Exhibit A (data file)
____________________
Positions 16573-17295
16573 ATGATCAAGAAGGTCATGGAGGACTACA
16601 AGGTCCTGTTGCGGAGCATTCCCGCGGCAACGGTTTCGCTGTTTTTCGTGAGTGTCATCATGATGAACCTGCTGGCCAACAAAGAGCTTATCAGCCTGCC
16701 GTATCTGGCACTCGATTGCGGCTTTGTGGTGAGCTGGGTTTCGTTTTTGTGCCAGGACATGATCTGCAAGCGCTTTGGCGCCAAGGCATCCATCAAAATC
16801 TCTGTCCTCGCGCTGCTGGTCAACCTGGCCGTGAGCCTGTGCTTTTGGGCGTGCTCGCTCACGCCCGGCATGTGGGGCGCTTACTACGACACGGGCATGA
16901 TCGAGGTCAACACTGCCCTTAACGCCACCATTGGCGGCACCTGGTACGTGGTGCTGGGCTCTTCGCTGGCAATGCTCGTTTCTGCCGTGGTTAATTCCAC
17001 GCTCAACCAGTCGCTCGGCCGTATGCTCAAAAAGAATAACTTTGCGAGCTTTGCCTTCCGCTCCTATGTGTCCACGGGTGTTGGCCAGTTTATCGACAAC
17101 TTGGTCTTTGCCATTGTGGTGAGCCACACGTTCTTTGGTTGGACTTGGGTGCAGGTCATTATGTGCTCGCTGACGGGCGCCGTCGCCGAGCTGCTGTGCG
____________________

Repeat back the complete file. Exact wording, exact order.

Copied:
Positions 16573-17295
16573 ATGATCAAGAAGGTCATGGAGGACTACA
16601 AGGTCCTGTTGCGGAGCATTCCCGCGGCAACGGTTTCGCTGTTTTTCGTGAGTGTCATCATGATGAACCTGCTGGCCAACAAAGAGCTTATCAGCCTGCC
16701 GTATCTGGCACTCGATTGCGGCTTTGTGGTGAGCTGGGTTTCGTTTTTGTGCCAGGACATGATCTGCAAGCGCTTTGGCGCCAAGGCATCCATCAAAATC
16801 TCTGTCCTCGCGCTGCTGGTCAACCTGGCCGTGAGCCTGTGCTTTTGGGCGTGCTCGCTCACGCCCGGCATGTGGGGCGCTTACTACGACACGGGCATGA
16901 TCGAGGTCAACACTGCCCTTAACGCCACCATTGGCGGCACCTGGTACGTGGTGCTGGGCTCTTCGCTGGCAATGCTCGTTTCTGCCGTGGTTAATTCCAC
17001 GCTCAACCAGTCGCTCGGCCGTATGCTCAAAAAGAATAACTTTGCGAGCTTTGCCTTCCGCTCCTATGTGTCCACGGGTGTTGGCCAGTTTATCGACAAC
17101 TTGGTCTTTGCCATTGTGGTGAGCCACACGTTCTTTGGTTGGACTTGGGTGCAGGTCATTATGTGCTCGCTGACGGGCGCCGTCGCCGAGCTGCTGTGCG